Freezing private state (was: Rationale behind supporting "Invalid Date")
Mark S. Miller
erights at google.com
Tue Feb 14 17:48:43 PST 2012
On Tue, Feb 14, 2012 at 11:08 AM, Allen Wirfs-Brock
<allen at wirfs-brock.com>wrote:
> On Feb 12, 2012, at 1:36 PM, Mark S. Miller wrote:
> > If the Date.prototype continues to be a valid Date object, which would
> be unfortunate, it should at least be a valid Date object representing an
> invalid unsettable date. I believe this is already what IE10 does.
> > The invalidity isn't really necessary. What is necessary is that the
> internal Date representation of this special object be unsettable, since it
> cannot be made unsettable simply by freezing this object. Better would be
> to reform our pattern that a built-in Foo.prototype is a valid Foo object,
> with all the internal properties associated with a Foo, even though !(new
> Foo() instanceof Foo). Fortunately, of the existing built-in primordials,
> it is only for Date that this creates an unpluggable global communications
> My current intent is to respecify the Date time value slot as a private
> named property rather than as an internal property. This will enable
> "freezing" of that property as well as enabling "subclassing" of Date.
> However, there is an issue. My current understanding is that we have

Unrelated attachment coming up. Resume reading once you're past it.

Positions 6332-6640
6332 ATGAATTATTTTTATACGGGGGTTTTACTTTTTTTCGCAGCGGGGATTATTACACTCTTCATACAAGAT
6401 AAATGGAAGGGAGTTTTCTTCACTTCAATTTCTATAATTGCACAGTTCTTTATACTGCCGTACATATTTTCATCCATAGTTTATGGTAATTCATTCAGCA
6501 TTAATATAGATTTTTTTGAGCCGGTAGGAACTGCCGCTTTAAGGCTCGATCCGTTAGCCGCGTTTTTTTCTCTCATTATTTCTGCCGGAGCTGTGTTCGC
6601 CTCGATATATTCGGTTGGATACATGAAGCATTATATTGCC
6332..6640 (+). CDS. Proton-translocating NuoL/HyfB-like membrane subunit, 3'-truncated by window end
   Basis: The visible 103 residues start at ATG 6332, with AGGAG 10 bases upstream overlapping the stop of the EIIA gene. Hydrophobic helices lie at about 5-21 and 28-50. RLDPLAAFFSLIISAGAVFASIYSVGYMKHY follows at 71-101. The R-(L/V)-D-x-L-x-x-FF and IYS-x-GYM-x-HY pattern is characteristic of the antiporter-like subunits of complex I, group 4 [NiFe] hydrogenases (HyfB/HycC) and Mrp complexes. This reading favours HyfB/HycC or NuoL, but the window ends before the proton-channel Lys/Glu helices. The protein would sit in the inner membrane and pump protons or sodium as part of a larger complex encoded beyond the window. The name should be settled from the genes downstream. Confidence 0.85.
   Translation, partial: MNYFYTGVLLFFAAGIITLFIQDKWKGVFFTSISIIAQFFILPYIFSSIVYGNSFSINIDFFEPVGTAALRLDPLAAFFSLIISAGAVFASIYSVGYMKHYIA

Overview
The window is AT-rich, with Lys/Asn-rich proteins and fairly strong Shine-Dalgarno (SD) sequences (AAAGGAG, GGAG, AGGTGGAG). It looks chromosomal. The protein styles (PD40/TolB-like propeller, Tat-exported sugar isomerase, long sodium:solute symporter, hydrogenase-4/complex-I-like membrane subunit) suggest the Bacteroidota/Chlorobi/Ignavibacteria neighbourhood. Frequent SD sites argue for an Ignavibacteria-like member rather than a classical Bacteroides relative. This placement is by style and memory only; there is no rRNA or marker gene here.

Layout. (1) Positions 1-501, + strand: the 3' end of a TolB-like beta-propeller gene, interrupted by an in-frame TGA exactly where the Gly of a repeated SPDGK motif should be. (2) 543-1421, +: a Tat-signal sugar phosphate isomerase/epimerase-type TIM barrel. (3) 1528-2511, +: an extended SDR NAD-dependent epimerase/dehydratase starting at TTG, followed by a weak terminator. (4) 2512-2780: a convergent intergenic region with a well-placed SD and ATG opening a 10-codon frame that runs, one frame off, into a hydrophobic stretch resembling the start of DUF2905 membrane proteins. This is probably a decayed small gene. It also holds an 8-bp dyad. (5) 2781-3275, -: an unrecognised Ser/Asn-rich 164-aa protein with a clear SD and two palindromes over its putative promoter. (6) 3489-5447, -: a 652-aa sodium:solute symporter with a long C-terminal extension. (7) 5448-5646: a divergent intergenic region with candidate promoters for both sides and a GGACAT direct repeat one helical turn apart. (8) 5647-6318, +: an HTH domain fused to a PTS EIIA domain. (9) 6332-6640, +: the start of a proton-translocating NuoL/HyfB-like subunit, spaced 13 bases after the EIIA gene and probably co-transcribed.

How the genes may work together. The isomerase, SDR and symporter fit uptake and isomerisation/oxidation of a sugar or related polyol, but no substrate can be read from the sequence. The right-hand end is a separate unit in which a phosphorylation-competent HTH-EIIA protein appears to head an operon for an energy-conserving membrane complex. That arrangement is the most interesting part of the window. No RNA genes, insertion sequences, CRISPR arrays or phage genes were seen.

> agreed that Object.freeze and Object.seal will not reconfigure private
> named properties.
> Given our current stable of APIs, reconfiguring a private named property
> requires use of Object.defineProperty by someone who "knows" the private
> Do you think that Date will need an additional method that makes the time
> value immutable?
That would work. It would also work to expose this name directly, so that
it is in effect not private within its context. For this particular case,
another possibility is perhaps lighter weight. Once you explain the
internal property as a privately named property, you can explain that all
the internal property of Date.prototype is a non-configurable non-writable
privately named property with value NaN, as if by Object.defineProperty.
> Do we need to establish a convention for objects that want to enable
> public facing immutability requests? Note that immutability may not
> necessarily be the same thing as frozen or sealed. I can imagine
> situations (Date.prototype is a good example) where you would want to make
> an object "immutable" but still allow additions/modifications of methods or
> other new properties.
I would like to see general support for immutability for many reasons. But
you seem to mean something different. I've been using immutable to mean
approximately "transitively frozen", so it would be stronger than "seal" or
I have postponed voicing my desire for general immutability support since
it raises a variety of hard issues which would definitely exceed our budget
for ES6. Even if above you mean general support only for "freezing"
privately named properties, I expect many of these hard problems to arise
as well. But yes, we should start talking about it.
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